A major example of medical malpractice is when doctors fail to treat their patients in the right way. It is often the result of late disagnosis or misdiagnosis. This happens when a doctor sees the patient but is unable to diagnose accurately. The patient subsequently receives either no treatment or the wrong one.

A lot of patients die every year as a result of this problem. Dismissing their health condition, not treating it on time, referring them to the wrong specialist, are all problems faced by a lot of people in hospital.

Failure to treat the patient on time is serious malpractice and should not be ignoredl. Once you hire a competent, experienced, and specialized lawyer, your chances of receiving proper compensation are significantly improved.

  1. Defective Medical Devices

Even if staff members performs their duty correctly, patients can still die. Using dirty or faulty medical equipment can undermine the effectiveness of surgery and other treatment, and may also negatively affect the patient’s health later.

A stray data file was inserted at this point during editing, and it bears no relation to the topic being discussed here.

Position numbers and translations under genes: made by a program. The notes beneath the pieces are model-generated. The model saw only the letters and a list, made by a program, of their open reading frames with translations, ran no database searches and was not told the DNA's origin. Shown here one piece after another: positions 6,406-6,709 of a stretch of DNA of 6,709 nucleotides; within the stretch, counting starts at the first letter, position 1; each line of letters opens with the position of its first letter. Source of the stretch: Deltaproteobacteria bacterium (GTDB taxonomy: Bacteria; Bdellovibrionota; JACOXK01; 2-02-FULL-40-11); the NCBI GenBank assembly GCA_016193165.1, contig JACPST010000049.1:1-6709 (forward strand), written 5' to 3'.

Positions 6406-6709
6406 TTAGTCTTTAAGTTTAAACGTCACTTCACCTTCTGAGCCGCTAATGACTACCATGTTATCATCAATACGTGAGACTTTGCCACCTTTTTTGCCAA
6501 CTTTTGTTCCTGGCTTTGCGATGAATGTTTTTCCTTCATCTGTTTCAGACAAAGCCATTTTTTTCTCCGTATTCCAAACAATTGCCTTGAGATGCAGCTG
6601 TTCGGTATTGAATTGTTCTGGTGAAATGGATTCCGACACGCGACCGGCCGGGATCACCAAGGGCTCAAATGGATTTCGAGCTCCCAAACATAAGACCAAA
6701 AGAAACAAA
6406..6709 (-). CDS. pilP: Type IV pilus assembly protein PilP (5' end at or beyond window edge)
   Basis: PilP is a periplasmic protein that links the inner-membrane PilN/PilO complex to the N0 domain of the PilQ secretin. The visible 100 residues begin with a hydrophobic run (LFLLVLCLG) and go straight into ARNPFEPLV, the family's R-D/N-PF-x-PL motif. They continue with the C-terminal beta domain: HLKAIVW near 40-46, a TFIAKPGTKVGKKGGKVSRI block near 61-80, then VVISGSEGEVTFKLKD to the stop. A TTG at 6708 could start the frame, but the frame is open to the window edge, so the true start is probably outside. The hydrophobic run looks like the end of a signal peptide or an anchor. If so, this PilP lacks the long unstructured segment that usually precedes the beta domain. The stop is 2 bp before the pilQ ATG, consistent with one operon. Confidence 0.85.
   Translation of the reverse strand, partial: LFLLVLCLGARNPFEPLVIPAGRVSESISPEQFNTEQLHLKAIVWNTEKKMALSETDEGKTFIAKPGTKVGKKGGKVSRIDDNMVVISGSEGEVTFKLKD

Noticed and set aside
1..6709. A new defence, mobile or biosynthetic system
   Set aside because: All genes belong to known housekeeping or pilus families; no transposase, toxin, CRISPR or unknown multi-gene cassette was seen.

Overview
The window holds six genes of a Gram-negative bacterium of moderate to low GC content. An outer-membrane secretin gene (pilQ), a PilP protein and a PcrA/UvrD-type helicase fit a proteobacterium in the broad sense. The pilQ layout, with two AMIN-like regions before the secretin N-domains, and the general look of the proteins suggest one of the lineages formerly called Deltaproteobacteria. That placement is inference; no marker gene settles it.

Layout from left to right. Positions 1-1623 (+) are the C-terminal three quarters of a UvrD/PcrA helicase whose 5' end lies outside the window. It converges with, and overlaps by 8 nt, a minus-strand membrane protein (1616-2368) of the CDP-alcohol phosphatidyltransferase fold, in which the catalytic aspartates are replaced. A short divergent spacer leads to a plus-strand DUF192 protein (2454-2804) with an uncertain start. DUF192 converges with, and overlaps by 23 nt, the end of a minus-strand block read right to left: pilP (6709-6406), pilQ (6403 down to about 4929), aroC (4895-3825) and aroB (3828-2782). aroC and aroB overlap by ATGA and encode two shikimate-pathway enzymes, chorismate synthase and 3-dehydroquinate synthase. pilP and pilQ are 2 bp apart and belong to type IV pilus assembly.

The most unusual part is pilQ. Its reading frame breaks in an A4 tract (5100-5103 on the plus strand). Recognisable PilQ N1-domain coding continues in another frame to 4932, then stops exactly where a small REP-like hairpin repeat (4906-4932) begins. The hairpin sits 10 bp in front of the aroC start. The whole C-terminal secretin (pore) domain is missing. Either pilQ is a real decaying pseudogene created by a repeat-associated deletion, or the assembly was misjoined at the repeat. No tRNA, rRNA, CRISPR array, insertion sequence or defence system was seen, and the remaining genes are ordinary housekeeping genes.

Although these issues can be traced back to the manufacturer of the product, it is imperative for doctors to make sure that the medical equipment and devices they use cannot harm their patients. It is the medical team’s responsibility to make sure that everything works properly and has been sterilized. If it can be proved that this did not happen, they may have to face expensive lawsuits.

Doctors, nurses, and hospitals have insurance to cover them if they are sued. However, the insurance companies expect them to have followed proper procedures and guidelines.


Interesting related article: “What is a Lawsuit?”